Mike (left) looking up Tanzania in the atlas. He'd already read the CIA web page about Tanzania. Nothing top-secret, just the one with general geographical information on various countries. Jerry (right) looking for my house in Arusha on Google Earth.

I brought khangas from Tanzania as gifts for all the female cousins. Mike's cat, Addie, picked out the blue one for Sandi. For more about khangas, see this post

 Addie looks cute, but she's a devil cat who loves only Mike. You can see her guarding him in the above picture as he's looking at the atlas. She would even keep the CIA guys away from him.

 Sandi is a brilliant craftswoman who's always making something new. Here, I'm admiring the found glassware which she and her partner Judy will re-purpose into gorgeous flowers to display in the garden. In the picture above, to the left of Addie, you can see a plant stand Sandi made. To see some of the completed flowers, visit their web site at .

Sandi also makes purses and totes from re-purposed fabrics, such as drapes, pillow covers, and upholstery. You can see these on her web site, too. Sandi and Mike gave me this beautiful one, along with homemade peanut brittle and zucchini bread to carry in it.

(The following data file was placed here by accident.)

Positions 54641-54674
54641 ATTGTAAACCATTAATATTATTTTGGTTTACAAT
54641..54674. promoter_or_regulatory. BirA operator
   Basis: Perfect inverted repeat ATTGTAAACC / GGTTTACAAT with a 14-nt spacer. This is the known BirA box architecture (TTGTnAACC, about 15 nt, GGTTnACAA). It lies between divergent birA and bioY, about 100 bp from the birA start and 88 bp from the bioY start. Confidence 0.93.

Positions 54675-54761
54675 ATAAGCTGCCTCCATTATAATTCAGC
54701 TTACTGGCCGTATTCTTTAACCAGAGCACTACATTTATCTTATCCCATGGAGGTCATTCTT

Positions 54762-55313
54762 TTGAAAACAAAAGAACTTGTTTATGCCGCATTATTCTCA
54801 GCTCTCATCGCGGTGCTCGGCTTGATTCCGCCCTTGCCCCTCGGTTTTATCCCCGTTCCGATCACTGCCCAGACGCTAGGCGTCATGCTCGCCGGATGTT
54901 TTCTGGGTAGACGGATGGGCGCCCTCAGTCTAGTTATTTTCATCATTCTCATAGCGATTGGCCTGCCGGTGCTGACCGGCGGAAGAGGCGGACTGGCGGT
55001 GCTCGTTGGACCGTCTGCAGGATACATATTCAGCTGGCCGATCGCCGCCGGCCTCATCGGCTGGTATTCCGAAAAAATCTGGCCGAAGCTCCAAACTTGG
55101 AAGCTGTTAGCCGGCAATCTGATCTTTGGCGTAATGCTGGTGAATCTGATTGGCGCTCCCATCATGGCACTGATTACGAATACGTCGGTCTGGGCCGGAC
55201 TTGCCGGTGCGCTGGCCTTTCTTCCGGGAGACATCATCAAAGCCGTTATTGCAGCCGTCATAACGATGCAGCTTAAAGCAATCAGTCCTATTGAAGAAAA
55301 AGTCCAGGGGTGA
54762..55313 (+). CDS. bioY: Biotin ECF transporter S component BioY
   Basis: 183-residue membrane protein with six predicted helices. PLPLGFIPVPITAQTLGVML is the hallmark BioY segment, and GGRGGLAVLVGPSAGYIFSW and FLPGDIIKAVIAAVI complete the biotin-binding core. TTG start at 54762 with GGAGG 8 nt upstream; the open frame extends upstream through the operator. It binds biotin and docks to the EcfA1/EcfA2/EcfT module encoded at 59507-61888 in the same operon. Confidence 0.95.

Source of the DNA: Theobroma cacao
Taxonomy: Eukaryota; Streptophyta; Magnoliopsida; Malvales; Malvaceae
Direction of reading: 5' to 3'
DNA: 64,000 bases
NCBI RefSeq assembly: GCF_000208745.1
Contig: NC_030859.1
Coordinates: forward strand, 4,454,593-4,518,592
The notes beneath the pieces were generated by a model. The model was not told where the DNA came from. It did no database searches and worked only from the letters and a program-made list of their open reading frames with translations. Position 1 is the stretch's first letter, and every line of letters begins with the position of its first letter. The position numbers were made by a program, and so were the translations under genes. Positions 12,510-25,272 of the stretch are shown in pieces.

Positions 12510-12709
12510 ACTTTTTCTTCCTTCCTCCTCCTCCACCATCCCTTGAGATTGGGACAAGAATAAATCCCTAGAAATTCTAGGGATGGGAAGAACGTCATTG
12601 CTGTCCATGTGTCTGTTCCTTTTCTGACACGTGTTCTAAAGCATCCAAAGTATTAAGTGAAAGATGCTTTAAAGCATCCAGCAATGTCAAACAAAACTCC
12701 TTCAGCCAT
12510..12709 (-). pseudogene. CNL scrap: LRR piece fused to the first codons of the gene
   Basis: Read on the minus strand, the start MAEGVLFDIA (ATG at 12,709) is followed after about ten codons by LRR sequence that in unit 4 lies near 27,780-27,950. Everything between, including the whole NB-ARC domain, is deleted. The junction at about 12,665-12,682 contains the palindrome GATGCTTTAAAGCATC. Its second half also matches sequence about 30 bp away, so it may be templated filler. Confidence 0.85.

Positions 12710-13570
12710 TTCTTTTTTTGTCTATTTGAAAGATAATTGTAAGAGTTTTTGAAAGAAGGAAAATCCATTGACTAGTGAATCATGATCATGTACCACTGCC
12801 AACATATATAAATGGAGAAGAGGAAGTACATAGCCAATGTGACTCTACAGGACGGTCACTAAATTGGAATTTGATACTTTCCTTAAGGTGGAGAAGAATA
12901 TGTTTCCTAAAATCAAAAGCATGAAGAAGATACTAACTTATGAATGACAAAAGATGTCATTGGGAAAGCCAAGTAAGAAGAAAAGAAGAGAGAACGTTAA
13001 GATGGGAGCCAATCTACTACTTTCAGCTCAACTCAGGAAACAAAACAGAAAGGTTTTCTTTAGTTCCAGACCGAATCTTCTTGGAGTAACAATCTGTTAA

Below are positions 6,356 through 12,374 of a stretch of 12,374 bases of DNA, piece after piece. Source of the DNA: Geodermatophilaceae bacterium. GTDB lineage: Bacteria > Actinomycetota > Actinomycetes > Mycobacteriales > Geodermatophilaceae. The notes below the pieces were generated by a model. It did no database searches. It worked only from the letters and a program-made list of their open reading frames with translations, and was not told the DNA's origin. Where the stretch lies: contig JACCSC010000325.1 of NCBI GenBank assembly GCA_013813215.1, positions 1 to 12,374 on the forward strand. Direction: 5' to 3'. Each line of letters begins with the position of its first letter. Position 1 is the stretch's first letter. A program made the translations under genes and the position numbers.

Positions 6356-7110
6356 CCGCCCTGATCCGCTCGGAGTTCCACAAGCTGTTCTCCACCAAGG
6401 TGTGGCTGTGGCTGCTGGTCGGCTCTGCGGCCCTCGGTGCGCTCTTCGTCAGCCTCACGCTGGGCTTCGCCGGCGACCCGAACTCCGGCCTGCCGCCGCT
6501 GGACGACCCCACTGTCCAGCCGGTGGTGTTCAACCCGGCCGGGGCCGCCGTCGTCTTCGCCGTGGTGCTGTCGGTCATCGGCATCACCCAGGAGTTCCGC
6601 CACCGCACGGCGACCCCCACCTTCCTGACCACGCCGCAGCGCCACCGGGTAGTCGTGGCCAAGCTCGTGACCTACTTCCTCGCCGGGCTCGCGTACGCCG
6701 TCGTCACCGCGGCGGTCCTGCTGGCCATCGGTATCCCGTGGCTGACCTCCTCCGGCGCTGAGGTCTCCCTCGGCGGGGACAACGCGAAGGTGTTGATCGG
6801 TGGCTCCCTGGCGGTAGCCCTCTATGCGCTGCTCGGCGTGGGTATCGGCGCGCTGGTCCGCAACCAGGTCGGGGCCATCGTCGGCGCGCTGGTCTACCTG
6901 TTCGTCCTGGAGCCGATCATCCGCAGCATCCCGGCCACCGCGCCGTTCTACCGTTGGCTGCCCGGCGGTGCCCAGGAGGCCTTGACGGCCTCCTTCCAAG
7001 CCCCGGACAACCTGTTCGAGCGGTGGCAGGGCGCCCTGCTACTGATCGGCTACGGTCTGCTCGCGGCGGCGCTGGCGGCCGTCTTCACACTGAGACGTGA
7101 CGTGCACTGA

I also got to visit with Sheila and Lisa, Chris's daughters, and my Aunt Mary Ellen and Uncle Bill, whom I have not seen for way too long. It was so much fun to reconnect with family members. I felt so comforted, after losing my mother, just to be with them and laugh and talk and eat together.

Chris, me, and Sheila modeling the khangas.

 Skye, Sheila's daughter wanted to try it on, too. Sheila's my second cousin because she's the daughter of my first cousin. Or, maybe, she's my first cousin once removed? Which makes Skye my third cousin, or my first cousin twice removed? Anyway, on to big sister Lisa's house...

Lisa and me modeling the Tanzanian khangas in front of the Mexican-tiled fireplace under the aerial oblique photo of Tokyo. Lisa's very international. And she might be my second cousin.

Although I have no photographic evidence, I met Sheila and Lisa's husbands, too (I think it's because the girls were holding the cameras and we were so interested in the khanga selections). Also, Sheila's younger daughter, Reese, was so sleepy that she missed most of our visit. I hope she's tried on the khanga too, by now.